Real time 2D/3D rendering using napari?


I’m thinking of possible architectures for a real time rendering application capable of showing 2D and 3D volumes, and was wondering whether napari is a viable option as a sort of a front end for this app.

I believe that currently napari can only render static files, but in theory I can imagine that using some plugin (which obviously I will develop) I can feed the vispy renderer with the stream of data.

My question mainly concerns with the viability of the effort - should I invest my limited time in pursuing this option or do you think that constraining myself to vispy and napari wil be more of a burden than an opportunity?

Hey @HagaiHargil!

The sky is the limit here, and you can definitely use napari for this purpose. Depending on your single-frame-size you may spend more or less time optimising performance here, but for moderate volumes napari works well. Have a look at, in which I create a dask array that is updated at each epoch of a pytorch training cycle:

as well as the live-tiffs example together with the live-tiffs-generator script in the repo.

The key insight is that we can display dask arrays, and dask arrays can contain any arbitrary computation, and that you can trigger canvas re-draws (ie moving data from RAM to VisPy/GPU buffers) at arbitrary points using the thread_worker API.

Let me know if those examples get you on the right track or if you need further clarification!


Thank you very much for these references. I somehow missed the live-tiff examples, I’ll take a deeper look at them and at the napariboard example, it seems to be a very satisfactory solution.

Hey @jni,

are there any plans to integrate that procedure deeper into napari? E.g. running plugins in a different thread per default and updating the viewer sporadically… Then plugin developers wouldn’t have to deal with that in every plugin :upside_down_face:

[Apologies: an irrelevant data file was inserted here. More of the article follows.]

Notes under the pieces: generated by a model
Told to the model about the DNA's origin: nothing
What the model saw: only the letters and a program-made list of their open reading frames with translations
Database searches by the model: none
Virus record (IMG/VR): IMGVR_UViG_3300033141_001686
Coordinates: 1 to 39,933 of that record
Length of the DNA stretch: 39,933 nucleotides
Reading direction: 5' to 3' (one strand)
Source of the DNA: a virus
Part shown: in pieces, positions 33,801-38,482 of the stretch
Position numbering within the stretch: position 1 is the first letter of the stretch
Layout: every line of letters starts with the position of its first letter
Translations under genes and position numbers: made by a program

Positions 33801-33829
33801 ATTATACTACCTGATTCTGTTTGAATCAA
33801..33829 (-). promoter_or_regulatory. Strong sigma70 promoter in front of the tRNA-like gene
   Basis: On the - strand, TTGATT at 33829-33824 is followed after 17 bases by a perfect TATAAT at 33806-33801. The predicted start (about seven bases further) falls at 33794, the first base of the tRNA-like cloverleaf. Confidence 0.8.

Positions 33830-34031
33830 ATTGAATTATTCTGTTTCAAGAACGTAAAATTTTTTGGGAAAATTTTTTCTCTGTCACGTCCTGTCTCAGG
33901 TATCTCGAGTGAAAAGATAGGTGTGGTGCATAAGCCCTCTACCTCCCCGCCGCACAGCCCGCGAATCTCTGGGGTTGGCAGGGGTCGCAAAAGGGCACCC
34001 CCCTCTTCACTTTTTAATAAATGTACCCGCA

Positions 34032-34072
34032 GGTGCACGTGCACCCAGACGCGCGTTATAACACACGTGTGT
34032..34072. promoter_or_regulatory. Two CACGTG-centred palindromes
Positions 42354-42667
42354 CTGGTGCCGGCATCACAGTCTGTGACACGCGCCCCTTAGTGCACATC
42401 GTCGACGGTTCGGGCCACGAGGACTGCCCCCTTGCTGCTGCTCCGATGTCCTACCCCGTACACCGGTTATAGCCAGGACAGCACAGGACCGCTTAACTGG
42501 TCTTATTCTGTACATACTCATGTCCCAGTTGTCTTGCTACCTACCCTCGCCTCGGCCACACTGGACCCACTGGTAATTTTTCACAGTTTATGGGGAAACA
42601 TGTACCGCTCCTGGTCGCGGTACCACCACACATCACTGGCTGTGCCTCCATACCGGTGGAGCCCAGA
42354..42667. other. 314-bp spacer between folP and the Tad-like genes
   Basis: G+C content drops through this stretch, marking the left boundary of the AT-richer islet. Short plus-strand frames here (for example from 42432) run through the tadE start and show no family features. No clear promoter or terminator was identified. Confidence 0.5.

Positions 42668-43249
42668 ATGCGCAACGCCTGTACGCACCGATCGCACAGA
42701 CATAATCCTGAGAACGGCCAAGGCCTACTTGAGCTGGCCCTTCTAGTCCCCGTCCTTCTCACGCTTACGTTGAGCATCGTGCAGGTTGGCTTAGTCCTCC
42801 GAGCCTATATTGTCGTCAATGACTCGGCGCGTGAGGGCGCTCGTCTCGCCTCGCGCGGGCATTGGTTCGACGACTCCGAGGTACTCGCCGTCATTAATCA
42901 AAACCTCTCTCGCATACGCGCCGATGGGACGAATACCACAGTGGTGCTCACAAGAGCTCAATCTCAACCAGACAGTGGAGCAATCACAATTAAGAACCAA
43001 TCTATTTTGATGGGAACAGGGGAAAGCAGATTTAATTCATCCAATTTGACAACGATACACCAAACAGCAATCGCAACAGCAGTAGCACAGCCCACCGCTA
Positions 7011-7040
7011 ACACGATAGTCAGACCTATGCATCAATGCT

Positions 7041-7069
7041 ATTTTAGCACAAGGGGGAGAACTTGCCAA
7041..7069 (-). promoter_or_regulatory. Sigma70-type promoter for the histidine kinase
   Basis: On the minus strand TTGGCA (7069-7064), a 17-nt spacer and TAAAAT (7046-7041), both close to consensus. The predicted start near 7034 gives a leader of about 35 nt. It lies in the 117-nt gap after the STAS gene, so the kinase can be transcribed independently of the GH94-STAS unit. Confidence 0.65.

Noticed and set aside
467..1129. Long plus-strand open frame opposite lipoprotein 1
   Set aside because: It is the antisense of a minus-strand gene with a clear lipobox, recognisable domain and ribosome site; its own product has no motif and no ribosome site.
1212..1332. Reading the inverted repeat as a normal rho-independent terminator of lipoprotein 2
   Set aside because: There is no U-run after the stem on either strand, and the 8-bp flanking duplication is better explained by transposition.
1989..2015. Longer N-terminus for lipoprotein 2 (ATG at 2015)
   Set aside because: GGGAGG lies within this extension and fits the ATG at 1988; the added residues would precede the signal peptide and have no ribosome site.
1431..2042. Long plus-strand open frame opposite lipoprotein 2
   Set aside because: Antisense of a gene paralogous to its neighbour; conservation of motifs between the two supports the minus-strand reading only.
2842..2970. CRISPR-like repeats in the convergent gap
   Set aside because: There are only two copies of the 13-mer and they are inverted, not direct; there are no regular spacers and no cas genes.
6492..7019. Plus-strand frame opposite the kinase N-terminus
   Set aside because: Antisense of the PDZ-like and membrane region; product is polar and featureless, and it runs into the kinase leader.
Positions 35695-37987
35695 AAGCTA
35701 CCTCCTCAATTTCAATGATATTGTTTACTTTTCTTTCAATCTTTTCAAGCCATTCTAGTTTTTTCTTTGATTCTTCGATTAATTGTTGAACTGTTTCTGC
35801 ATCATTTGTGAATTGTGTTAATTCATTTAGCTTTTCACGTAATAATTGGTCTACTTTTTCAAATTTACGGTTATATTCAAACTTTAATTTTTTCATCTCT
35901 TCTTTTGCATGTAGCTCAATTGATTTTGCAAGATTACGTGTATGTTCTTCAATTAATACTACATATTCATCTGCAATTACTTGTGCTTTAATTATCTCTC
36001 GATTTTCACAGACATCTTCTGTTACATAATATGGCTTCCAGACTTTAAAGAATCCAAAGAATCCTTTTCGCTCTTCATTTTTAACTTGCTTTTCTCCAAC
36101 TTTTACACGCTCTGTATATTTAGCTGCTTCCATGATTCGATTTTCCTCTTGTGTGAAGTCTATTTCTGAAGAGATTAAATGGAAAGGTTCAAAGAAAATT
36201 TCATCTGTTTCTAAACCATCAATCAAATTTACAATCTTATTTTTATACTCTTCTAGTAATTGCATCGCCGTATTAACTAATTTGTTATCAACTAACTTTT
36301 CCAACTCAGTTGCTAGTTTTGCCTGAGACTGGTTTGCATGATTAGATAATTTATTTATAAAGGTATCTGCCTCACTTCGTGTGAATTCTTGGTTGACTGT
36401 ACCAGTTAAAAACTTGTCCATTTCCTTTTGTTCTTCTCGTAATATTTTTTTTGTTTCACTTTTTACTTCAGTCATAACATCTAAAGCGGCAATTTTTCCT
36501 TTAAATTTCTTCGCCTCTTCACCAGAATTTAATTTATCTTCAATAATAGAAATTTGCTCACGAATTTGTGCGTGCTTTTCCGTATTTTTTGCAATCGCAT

If you want to render in real-time using the vispy layer directly, I have a demo here:

It bypasses a lot of napari classes so is probably not best practice, but it demonstrates manipulating the GPU texture buffer to enable realtime rendering of data as it comes in.


Awesome @VolkerH ! Do you by chance know if / think it’s possible to bypass napari so far that you can hand over an OpenCL-buffer pointer into Vispy, which takes OpenGL pointer? You know, I process on the GPU and Vispy renders on the GPU. Every byte in computer RAM is on a detour. The “bypass” could be a short cut :wink:

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I had a similar idea (or the same, depending on whether I am interpreting your comment correctly), i.e. running GPU processing code on the texture buffer but I never looked into how you may get a pointer to the texture buffer from vispy so you can use it in OpenCL. But I am sure the pointer will be somewhere in vispy (or one of its dependencies). Whether it is safe to operate on it and whether the rendering updates as the data changes without furher callbacks is another question. Would be quite fun to see the various image operations live in action as e.g. a large convolution makes its way through the buffer.

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Pretty awesome example @VolkerH! You mentioned there that you downsampled the data in space and time. Was that due to actual performance issues, or did you try to mitigate them in advance?

Hi @HagaiHargil

There are two reasons I downsampled it:

  • to keep the download of the sample data set reasonable,
  • at the time I created the PR in December I was working on an Ultrabook with a Celeron mobile processor, very little RAM and no dedicated GPU. Under these circumstances that is pushing it.

I had previously run this on a Ryzen Workstation with RTX2060 GPU with larger volumes. I don’t know exactly how far one can push it.

Here is a variant of the code that live streams from a webcam texture live update from webcam · GitHub (Note that the comments in that gist refer mostly to a previous version of the code and probably don’t make sense in that context).
I was able to run this on my ultrabook, so I think in many microscopy scenarios live volume display of 3D data (maybe 8x the data rate of a webcam) should be feasible with a good workstation.

pyopengl/pyopencl do support interop and direct buffer exchange (though it requires that pyopencl was compiled with GL support). See API here, and an example here:


Awesome @talley I was almost sure this is possible. Thanks for the pointer! Do you know if that also works with CUDA? Asking for a friend :wink:

Yep, there is similar functionality in pycuda. API here, and example here


I think that is something we’ll want to offer at some point. We might start with providing that for a more limited set of functionality/ operations like was mentioned here Discussion: Intended use of `experimental_provide_function...` hookspec · Issue #2150 · napari/napari · GitHub, but very open to additional ideas too!

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